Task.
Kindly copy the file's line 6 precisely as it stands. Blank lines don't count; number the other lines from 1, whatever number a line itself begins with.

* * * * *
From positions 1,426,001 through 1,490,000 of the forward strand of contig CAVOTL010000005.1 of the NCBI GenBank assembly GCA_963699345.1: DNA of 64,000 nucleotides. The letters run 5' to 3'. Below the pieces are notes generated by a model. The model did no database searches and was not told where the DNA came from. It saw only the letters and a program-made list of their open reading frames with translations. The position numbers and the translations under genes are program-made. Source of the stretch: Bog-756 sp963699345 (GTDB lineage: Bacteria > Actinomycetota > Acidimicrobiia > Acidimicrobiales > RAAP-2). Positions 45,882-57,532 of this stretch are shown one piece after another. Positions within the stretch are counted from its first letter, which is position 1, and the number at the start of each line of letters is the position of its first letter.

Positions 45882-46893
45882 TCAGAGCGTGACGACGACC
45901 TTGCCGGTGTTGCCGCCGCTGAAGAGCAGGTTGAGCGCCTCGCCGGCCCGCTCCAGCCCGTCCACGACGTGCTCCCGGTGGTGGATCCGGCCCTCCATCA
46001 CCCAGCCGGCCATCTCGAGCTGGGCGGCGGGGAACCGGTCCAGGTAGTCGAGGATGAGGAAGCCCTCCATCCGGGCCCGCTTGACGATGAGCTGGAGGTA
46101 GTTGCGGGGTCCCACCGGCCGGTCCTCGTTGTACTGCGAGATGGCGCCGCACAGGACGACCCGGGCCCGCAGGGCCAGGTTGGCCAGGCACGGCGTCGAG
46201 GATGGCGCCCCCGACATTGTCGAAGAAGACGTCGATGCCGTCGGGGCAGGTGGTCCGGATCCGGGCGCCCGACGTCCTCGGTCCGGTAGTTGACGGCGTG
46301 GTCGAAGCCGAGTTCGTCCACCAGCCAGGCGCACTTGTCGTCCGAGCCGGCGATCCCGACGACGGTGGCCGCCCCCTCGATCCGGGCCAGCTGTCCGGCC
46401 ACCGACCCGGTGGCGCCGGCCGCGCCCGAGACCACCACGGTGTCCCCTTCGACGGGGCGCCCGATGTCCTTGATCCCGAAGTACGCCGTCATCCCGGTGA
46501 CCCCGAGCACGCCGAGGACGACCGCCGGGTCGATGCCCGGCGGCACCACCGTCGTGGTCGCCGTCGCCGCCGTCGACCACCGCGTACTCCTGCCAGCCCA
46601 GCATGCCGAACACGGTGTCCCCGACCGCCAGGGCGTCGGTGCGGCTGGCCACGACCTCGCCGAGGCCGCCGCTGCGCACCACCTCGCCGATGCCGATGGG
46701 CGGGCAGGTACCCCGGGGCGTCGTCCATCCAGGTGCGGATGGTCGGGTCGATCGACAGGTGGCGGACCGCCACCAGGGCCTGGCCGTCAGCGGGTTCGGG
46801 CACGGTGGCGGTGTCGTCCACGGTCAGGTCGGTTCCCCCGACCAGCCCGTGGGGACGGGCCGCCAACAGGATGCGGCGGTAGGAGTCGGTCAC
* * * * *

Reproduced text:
46101 GTTGCGGGGTCCCACCGGCCGGTCCTCGTTGTACTGCGAGATGGCGCCGCACAGGACGACCCGGGCCCGCAGGGCCAGGTTGGCCAGGCACGGCGTCGAG